If you start with the simplest clues, you can fill in your grid. Fill-in-the-blank indications are often the simplest because they use common nouns and phrases. If you solve more puzzles, you`ll also see that designers reuse references to common connecting words such as ear, aleole, and era. A question of some interest is whether the process of retrieving items that respond to one of the clues is influenced by the fact that you are looking for an object that matches two clues, rather than this one. Is the process that can be prefixed in the zone affected by the fact that one wants a result that could also be a prefix for the gram? I have the impression that the answer is yes. I am not aware of any mandatory empirical evidence on this issue, but one can imagine an experiment in which some participants generate words (or parts) suggested by individual clues and generate other words (or parts) suggested by double indications. The time required to produce certain words is taken in both cases, and the question is whether dual indications produce the words concerned in less time than is predicted from the times needed to produce them in response to each indication. What makes ENY a less effective indication than other letter combinations? Look at the words that correspond to the other indications (MANY, ZANY, TINY, BONY, PONY, PUNY). In all cases, the emphasis is on the first syllable, and the Y has the pronunciation of the short vowel; and this applies not only to the word, but also to the way in which the three-letter mention would be pronounced on its own.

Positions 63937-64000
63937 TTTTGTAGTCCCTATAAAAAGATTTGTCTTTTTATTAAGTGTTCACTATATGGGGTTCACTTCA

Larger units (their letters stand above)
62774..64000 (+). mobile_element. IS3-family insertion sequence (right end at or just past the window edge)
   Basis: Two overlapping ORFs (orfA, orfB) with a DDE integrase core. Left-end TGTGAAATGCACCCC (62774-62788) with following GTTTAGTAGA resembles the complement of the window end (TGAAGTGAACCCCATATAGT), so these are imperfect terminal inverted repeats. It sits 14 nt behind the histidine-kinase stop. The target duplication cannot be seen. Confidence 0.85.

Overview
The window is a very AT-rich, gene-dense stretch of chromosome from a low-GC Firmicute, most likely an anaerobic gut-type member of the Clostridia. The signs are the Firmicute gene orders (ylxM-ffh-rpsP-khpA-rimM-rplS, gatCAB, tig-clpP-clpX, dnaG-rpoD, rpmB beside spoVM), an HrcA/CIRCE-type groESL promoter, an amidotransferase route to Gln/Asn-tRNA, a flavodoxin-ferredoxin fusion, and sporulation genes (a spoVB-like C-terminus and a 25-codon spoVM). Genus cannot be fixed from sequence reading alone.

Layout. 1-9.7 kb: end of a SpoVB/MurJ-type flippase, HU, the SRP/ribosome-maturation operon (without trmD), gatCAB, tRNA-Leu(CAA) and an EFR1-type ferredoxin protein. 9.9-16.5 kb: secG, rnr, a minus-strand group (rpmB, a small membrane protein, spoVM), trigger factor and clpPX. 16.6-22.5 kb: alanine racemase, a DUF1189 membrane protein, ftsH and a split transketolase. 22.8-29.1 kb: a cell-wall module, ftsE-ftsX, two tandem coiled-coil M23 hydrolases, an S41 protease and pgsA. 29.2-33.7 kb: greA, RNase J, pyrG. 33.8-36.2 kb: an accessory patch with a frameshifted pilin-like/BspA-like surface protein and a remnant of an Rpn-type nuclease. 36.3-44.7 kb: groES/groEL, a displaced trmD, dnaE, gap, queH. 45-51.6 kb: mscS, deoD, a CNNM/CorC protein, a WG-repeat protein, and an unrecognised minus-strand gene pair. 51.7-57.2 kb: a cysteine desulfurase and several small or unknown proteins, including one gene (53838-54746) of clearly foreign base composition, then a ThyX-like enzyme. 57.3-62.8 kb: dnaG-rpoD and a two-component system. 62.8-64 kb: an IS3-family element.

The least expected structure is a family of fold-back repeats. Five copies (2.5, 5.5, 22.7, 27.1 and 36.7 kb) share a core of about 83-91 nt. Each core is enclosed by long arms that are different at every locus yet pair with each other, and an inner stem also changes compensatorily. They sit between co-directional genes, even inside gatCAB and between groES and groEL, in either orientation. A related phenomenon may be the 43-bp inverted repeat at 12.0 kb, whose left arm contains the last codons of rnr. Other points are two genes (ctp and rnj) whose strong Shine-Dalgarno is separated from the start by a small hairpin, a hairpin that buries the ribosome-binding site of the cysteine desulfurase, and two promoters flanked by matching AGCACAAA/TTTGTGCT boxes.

In other words, if you`re trying to find a word that sounds like — rhyming with that, has the same stress pattern as — the clue, you`ll probably succeed. (Note that in some cases the sound comparison is better than in others – MANY fit the usual type of PRONUNCIATION OF ANY better than z.B ZANY, but the voltage scheme is consistent in both cases.) Anwar Sadat was Egypt`s third president until his assassination in 1981. Sadat received in 1978, along with Israeli Prime Minister Menachem Bégin, the Nobel Peace Prize for the role he played in shaping the 1978 Israeli-Egyptian peace treaty at Camp David. . . .